Thousands of researchers around the world have used the datasets from these projects, resulting in hundreds of published discoveries.

The top image shows all the excitatory neurons in a piece of human brain tissue lit up in yellow, while the bottom image shows all the inhibitory neurons in the same sample lit up in blue.

Researchers built a 3D image of nearly every neuron and their connections within a small piece of human brain tissue. The top image shows excitatory neurons and the bottom image shows inhibitory neurons.

Now, the Connectomics team is working with partners at Harvard, Princeton and elsewhere to map the mouse’s hippocampus — the part of the brain responsible for encoding memories, attention and spatial navigation, and representing 2-3% of the entire mouse brain.

Without the time or technology to map the entire human brain, analyzing a mouse connectome is the next best thing. It’s small enough to be technically feasible and could potentially deliver insights relevant to our own minds. “When you look at a mouse brain in the electron microscope, it looks exactly like a human brain. It is, in fact, a miniature version of a human brain,” Jeff W. Lichtman, a professor of molecular and cellular biology at Harvard, says. That's why scientists frequently use mice to study human brain disorders.

Mice are just the latest connectome frontier; neuroscientists have been working for decades to map increasingly larger and more complicated brains. The first connectome was for a worm’s brain — published in 1986, it took 16 years to map.

A diagram showing a table of different connectomics projects, with a roundworm at the top with 302 neurons requiring terabytes of storage, accomplished in the 1970s. The table grows in scale as it goes down to fruit fly, human brain fragments, mouse hippocampus, mouse and finally a whole human brain. The human brain,the number of neurons has dramatically increased to 100,000,000,000, which would need hundreds of exabytes to store.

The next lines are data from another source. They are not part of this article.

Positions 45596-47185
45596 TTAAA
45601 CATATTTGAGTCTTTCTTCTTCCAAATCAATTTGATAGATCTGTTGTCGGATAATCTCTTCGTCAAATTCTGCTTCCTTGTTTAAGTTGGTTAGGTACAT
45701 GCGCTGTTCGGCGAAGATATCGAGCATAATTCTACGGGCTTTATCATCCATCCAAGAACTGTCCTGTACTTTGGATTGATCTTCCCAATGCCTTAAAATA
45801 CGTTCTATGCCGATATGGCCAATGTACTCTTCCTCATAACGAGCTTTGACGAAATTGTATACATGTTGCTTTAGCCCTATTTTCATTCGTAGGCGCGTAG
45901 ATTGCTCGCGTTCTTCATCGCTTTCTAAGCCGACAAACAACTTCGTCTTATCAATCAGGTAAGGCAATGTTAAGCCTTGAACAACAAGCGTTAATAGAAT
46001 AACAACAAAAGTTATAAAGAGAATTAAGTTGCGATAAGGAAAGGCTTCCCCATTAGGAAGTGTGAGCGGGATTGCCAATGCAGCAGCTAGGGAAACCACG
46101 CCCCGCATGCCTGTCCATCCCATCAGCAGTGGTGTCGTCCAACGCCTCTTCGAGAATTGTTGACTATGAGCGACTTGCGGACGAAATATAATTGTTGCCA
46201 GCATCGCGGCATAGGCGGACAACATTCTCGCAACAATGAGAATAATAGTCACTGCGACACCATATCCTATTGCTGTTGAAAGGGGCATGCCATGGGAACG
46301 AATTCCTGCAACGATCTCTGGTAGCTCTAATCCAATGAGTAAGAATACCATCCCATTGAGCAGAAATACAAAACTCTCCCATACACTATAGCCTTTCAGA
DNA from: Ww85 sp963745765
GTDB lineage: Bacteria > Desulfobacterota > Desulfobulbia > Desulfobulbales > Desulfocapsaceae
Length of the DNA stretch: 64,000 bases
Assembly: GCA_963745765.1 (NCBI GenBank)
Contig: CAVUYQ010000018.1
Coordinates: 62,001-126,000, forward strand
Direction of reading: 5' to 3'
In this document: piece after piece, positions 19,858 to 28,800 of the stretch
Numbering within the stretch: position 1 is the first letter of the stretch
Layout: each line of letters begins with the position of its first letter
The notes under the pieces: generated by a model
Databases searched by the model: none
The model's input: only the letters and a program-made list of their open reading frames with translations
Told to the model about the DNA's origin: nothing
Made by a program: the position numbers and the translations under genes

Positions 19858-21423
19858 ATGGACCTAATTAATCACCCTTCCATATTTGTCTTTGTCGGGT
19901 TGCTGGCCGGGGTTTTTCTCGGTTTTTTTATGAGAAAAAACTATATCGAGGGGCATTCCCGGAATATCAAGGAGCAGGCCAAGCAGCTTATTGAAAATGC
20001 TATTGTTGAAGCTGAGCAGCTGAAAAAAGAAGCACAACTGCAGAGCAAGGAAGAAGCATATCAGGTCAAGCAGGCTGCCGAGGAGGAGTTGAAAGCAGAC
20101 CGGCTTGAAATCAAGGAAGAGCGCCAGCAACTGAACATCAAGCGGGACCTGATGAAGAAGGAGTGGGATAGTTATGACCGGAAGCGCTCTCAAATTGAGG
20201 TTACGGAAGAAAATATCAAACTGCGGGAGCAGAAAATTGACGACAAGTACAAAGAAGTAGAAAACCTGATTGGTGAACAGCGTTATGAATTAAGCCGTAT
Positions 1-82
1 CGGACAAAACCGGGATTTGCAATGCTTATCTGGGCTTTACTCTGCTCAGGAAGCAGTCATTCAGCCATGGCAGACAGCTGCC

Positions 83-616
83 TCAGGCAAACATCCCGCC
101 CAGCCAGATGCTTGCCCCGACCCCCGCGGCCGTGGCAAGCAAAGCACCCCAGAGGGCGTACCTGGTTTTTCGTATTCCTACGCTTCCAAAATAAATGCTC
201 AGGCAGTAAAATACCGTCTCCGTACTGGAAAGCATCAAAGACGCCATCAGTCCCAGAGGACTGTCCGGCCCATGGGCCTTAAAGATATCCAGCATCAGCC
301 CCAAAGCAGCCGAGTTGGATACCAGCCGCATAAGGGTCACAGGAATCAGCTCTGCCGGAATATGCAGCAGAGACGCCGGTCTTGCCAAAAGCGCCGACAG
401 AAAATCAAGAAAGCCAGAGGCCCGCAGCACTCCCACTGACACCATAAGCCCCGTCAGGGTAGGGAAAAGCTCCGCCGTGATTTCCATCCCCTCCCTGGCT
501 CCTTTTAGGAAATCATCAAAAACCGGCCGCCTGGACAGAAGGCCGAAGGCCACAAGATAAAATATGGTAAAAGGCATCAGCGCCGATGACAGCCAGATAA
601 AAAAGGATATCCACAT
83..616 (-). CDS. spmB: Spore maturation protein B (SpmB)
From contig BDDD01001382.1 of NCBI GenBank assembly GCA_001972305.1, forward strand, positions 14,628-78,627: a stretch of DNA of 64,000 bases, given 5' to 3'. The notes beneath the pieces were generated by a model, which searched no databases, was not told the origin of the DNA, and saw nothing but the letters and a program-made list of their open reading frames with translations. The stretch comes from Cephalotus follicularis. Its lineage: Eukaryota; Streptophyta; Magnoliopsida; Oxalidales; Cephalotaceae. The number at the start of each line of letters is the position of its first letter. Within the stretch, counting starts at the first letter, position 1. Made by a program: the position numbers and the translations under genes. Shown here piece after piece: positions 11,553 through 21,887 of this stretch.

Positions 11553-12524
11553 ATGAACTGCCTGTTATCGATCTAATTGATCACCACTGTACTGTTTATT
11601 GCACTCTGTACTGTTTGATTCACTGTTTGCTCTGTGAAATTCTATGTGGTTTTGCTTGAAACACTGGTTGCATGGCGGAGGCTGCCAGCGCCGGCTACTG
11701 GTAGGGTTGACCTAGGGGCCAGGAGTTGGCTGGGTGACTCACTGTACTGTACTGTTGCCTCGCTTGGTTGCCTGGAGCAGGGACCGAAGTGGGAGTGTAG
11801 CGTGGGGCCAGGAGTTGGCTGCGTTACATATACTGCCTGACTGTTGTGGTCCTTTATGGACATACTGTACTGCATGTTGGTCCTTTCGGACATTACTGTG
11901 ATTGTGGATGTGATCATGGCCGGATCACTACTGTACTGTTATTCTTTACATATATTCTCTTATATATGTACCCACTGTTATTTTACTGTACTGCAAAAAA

Connectomics across the decades.

Even though a mouse brain is 1,000 times smaller than a human brain, mapping one is still an immense technical challenge. The dataset from one mouse brain connectome at nanometer resolution could be the largest biological dataset ever collected, estimated at about 20,000-30,000 terabytes.

“So not just acquiring the data, but even just storing and accurately processing all that data is a major challenge,” Viren says. “But that’s been our unique contribution to the field: developing tools that push the state of the art in accuracy and then really applying them at scale to larger and larger datasets.”

If successful, the Connectomics team's mouse brain project will be the first time scientists have mapped part of a mammalian hippocampus. It’s also the largest-ever chunk of any brain researchers have attempted to map.

“Fundamental research generates extraordinary value,” Viren says. “What gets me excited is that one day, we’ll have a precise understanding of how we form memories and what underlies mental disorders or diseases. But in order to do that, we have to create this loop of technology that would have been unimaginable as recently as two decades ago.”